Copperhead 9 (July 2015)

Copperhead #9

Faerber does another Western standard this issue and it’s yet another success for Copperhead. The sheriff is leading a posse (her, three androids, one of the native guys–I think he’s a native guy, I can’t remember) to rescue Boo. It’s a standard Western. Only the androids have their own thing going on–two are bodyguards, one is the loner who’s been in the series hanging out and helping out.

And the sheriff’s human. And a woman. Faerber doesn’t mention those last two details; to make it work, he has to bake it into the comic. He does. With Godlewski’s expressions–not exactly detail to faces, but considered expressions–there’s os much to the posse’s hunt.

The sheriff isn’t the flashiest character in most of the issues, but she’s still the protagoni:ccst. Faerber is deliberate with how he showcases her. She’s responsibly reckless.

Copperhead continues to be a great read.

CREDITS

Writer, Jay Faerber; artist, Scott Godlewski; colorist, Ron Riley; letterer, Thomas Mauer; publisher, Image Comics.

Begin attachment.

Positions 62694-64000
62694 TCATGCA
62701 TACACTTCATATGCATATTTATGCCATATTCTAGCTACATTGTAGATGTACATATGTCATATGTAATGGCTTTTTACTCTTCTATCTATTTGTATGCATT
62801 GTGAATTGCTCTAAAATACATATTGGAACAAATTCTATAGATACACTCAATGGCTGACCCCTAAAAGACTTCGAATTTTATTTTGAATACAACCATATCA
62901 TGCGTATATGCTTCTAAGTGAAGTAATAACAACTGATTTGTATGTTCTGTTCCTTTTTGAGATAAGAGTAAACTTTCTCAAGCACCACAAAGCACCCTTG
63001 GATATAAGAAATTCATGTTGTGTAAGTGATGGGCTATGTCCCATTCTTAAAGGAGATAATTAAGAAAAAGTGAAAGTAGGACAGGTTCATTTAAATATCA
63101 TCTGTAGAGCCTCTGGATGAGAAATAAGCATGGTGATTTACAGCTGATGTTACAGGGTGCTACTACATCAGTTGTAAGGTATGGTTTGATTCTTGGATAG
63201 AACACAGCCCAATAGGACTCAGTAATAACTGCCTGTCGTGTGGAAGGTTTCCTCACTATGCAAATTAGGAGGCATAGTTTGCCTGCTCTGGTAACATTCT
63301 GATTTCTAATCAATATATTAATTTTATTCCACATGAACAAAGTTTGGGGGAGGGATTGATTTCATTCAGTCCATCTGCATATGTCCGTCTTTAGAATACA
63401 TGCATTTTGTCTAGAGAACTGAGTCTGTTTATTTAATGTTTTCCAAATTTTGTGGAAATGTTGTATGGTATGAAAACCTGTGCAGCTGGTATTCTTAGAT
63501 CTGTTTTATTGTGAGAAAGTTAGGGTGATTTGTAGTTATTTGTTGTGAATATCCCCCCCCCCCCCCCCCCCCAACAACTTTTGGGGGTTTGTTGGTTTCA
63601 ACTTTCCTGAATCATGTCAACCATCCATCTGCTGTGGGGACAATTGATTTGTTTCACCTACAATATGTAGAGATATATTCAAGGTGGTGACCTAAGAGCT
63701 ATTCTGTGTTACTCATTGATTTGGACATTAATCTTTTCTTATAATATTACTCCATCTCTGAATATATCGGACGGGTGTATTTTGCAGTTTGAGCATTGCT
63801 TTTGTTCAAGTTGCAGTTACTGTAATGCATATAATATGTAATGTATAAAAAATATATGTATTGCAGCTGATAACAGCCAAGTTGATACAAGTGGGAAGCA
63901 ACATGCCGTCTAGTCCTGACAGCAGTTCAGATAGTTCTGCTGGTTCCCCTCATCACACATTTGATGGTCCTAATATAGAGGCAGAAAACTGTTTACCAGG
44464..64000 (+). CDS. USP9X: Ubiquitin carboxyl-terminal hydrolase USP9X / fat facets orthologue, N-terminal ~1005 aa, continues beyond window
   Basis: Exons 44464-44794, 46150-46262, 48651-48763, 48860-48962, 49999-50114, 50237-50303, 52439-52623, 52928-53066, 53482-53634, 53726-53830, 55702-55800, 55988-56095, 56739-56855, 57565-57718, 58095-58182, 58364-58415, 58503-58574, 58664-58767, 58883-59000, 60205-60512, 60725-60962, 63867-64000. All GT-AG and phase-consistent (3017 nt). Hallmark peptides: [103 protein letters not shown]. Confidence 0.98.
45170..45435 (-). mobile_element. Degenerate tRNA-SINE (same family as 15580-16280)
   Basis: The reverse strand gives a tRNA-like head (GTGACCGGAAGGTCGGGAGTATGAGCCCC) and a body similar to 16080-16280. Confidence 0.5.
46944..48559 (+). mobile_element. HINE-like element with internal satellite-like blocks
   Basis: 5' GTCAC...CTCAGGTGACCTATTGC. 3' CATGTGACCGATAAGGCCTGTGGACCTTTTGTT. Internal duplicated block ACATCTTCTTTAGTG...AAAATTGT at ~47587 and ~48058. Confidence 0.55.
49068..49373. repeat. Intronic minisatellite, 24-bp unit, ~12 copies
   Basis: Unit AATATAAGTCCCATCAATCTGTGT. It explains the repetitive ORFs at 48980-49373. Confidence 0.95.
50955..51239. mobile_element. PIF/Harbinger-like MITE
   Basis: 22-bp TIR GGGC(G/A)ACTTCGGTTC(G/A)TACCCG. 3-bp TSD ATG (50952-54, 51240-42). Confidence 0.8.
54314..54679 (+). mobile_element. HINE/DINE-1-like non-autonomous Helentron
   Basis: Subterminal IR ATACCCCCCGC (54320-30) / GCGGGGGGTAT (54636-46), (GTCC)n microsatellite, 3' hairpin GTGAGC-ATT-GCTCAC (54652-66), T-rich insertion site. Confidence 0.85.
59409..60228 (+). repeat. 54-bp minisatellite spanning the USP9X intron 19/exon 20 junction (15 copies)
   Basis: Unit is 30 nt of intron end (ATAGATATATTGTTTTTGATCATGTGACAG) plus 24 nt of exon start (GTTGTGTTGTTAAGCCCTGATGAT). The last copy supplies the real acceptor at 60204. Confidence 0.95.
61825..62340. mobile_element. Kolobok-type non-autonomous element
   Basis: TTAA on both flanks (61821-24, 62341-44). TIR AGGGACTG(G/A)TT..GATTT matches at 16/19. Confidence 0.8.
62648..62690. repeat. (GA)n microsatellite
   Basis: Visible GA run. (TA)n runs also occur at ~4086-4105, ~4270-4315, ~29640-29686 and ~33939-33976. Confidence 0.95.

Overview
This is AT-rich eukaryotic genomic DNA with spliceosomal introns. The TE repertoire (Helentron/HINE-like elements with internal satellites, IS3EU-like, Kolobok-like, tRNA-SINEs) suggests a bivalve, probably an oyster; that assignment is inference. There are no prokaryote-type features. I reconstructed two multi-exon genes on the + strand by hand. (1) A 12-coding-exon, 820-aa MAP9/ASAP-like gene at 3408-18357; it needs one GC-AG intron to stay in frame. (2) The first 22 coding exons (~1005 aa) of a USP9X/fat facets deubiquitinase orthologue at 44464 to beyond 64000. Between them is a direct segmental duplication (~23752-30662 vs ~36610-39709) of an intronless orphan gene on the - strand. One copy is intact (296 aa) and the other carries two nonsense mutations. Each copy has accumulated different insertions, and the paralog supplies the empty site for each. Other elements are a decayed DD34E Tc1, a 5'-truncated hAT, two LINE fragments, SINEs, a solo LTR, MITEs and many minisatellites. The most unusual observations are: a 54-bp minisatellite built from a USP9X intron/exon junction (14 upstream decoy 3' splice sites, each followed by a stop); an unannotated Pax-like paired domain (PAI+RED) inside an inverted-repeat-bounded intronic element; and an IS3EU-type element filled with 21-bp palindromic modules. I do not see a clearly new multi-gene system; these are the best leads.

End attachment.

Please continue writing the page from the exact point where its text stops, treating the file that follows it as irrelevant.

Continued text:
Howard the Duck 31 (May 1979)

Howard the Duck #31

What a bad comic. Whether it’s Mantlo’s rhyming of adjectives and nouns, the lamebrain fight scene, Bev’s silly way of resolving her situation–it’s all bad. It’s all bewilderingly disconnected, not just from the series, but from the other elements of the comic. It’s like Mantlo can’t even figure out how to move these characters in relation to one another.

And I want to be positive about it. Like anyone would be in trouble trying to followup Gerber but Mantlo does a bad job. Independent of not being Steve Gerber, he does a bad job. Howard acting like a snarky sitcom character isn’t Howard. He and Bev get together again it’s not even a scene. Regardless of having Colan on the pencils (though Milgrom’s inks weaken quickly), it doesn’t feel right.

Howard’s big adventure ends and it’s not even Howard anymore. It’s a clueless imitation. Marvel Nurse Ratchet’d him.

CREDITS

The Final Bong!; writer, Bill Mantlo; penciller, Gene Colan; inker, Al Milgrom; colorist, George Roussos; letterer, Irving Watanabe; editor, Jim Shooter; publisher, Marvel Comics.

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